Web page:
Today is the day in which Credit Suisse whopped out its first quarter results. Needless to say, these are the first results since the Swiss bank divulged $346m of writedowns in late March and announced plans to increase cost-cutting and accelerate its restructuring.
If you work in global markets at Credit Suisse today's results aren't good. They're very bad. Precisely how bad is outlined below.
Today's results are obscured by a lot of restructuring-related "noise". Even so, it's difficult to evade the fact that the cost income ratio in Credit Suisse's global markets division stood at an unacceptable 158% in the first quarter, up from an acceptable 65% in the first quarter of 2015.
Even allowing for restructuring expenses of CHF100m, Credit Suisse's global markets division made a CHF500m loss in the first quarter of the year. This is not a sustainable business.
Since joining Credit Suisse last June, Thiam has generally refused to provide revenue guidance. Today, that all seemed to change
In the investor call accompanying the results, J.P. Morgan banking analyst Kian Abouhossein said Credit Suisse's fixed income currencies and commodities (FICC) revenues have been around CHF4bn [per annum] and asked what they're likely to be in future. Thiam said it's difficult to say exactly, but that the long-term target for FICC revenues at Credit Suisse is CHF6.5 to CHF7.5bn - an increase of nearly 90%.
At the same time, Thiam said long-term costs in the FICC business are being targeted at CHF5.4bn.
In other words, despite the cost-cutting programme, fixed income costs are expected to rise. And despite cuts to the risk weighted assets allocated to the fixed income trading business, revenues are expected to go through the roof. Long-term, Thiam aspires to generate an (exceptionally ambitious) 15% return on equity from fixed income trading.
This all seems weird, particularly as global markets revenues at Credit Suisse fell by 60% year-on-year in the first quarter, and fixed income revenues fell by 82%. It's possible that Thiam was referring to revenues across Credit Suisse's markets business as a whole and said fixed income by mistake - although this isn't the sort of mistake you're supposed to make if you're CEO. CS insiders confirm that they heard these fixed income figures too.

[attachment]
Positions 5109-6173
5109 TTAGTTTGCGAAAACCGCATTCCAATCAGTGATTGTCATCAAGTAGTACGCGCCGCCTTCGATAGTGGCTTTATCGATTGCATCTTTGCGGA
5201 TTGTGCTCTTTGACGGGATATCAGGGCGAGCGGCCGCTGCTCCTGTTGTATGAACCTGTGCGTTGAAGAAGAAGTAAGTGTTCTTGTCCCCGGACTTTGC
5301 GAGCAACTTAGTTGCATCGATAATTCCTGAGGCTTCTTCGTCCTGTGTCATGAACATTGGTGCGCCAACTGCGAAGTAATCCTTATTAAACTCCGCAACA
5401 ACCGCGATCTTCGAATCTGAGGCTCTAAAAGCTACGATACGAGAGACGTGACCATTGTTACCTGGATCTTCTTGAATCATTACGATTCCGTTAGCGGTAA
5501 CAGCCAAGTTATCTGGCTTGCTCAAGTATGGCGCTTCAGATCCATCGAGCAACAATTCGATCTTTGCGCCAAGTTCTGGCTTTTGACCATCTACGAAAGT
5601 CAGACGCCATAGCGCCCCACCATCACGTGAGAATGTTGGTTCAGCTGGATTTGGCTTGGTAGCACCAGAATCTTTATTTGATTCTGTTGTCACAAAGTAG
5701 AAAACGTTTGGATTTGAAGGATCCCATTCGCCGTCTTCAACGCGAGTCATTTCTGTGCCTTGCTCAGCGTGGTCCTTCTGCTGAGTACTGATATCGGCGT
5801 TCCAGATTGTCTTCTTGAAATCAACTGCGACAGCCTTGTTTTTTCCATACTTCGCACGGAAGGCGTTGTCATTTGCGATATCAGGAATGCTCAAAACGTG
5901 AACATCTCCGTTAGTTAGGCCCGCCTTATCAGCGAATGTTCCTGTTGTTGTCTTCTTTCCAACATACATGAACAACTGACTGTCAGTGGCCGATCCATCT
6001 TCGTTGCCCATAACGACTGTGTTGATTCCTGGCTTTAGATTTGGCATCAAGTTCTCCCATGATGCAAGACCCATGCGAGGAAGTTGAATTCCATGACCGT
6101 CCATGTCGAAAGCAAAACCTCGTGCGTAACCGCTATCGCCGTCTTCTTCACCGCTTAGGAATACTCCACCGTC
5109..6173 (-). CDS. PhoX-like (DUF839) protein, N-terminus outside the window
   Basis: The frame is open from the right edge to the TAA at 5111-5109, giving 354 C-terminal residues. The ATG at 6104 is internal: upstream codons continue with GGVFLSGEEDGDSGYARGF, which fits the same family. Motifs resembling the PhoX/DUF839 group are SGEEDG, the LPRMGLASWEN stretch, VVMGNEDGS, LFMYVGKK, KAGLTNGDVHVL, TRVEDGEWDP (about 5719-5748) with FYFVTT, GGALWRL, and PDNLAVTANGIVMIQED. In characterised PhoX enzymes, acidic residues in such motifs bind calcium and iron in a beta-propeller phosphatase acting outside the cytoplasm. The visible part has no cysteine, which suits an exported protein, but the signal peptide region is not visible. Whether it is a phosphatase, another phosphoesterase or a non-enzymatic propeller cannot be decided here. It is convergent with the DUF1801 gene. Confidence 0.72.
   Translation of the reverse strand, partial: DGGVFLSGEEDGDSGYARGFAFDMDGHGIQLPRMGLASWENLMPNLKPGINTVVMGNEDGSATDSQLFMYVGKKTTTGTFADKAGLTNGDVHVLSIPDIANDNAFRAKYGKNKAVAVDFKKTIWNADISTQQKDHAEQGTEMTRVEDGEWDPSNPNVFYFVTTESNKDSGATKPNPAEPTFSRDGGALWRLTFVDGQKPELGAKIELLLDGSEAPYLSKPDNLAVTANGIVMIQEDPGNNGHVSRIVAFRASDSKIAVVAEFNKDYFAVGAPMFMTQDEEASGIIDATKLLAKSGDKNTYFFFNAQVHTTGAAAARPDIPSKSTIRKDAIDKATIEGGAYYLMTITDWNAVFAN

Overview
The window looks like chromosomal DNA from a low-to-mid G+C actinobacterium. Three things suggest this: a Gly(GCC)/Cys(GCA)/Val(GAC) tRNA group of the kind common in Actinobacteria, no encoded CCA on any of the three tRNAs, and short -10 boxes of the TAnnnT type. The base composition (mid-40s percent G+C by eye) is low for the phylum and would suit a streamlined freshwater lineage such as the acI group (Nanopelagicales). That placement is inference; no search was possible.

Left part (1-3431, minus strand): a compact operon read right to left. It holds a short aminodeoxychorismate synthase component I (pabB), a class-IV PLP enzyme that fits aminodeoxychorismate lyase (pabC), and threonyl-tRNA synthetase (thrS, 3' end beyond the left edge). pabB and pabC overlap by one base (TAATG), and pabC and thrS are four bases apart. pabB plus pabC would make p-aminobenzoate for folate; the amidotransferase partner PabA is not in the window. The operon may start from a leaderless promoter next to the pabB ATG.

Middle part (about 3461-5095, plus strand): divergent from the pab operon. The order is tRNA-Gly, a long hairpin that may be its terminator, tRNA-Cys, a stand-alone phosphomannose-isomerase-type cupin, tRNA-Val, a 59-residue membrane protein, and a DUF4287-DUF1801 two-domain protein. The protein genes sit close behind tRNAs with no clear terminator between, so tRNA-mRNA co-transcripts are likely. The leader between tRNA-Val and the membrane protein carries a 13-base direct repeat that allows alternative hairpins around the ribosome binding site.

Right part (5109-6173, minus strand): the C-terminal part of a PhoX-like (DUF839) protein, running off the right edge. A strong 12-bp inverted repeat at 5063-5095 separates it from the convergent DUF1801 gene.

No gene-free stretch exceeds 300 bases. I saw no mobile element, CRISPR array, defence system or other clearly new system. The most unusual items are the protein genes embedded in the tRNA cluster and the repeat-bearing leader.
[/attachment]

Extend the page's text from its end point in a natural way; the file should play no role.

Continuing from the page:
Thiam is planning to achieve these big increases in fixed income revenues despite slashing headcount. As of Q1, Credit Suisse had cut 1,000 people from its global markets business. By the end of 2016, it wants to cut 3,500. Only another 2,500 to go...
Year-on-year, Credit Suisse actually increased its global markets headcount from 12,300 to 12,790 in the first quarter. Credit Suisse CFO David Mathers noted that it takes three to six months for redundancy programmes to take effect and warned that headcount costs may even rise in the second quarter.
When banks like Credit Suisse cut staff, they dump senior people and replace them with experience mid-rankers in a process of 'juniorization'. Right? Wrong.
Credit Suisse said that the 1,000 markets people it eliminated in the first quarter will save it CHF260m annually. The implication, therefore, is that they were earning around CHF260k each - including employer's taxes. Average pay per head in Credit Suisse's markets division was CHF263k last year. In other words, CS is getting rid of average people - not its highest earners.
If you work in a sales role in an investment bank, you need to watch out - unless you service the biggest and most lucrative clients.
The situation for Credit Suisse's salespeople is no different. The bank said today that the global markets division will, "focus on its top institutional clients." If these aren't on your client list, beware.
Everyone wants to be a big thing in equities sales and trading now, and Credit Suisse is no different. "The equities franchise is a core focus of our global markets strategy and we will continue to invest in it in order to grow revenues and market share," said the bank today.
Unfortunately, there didn't seem to be much market share growth in the first quarter. Credit Suisse's equities performance was poor and on a par with Deutsche Bank's. Only Goldman Sachs did worse.
Lastly, Credit Suisse is hacking away at pay in its markets division.
In the first quarter of 2016, pay per head was CHF57k. In the first quarter of 2015, it was CHF73k. That's a decline of 23%.
The good news is that Credit Suisse is on a mission to cut deferrals. You might get paid less, but you'll get more of it in cash.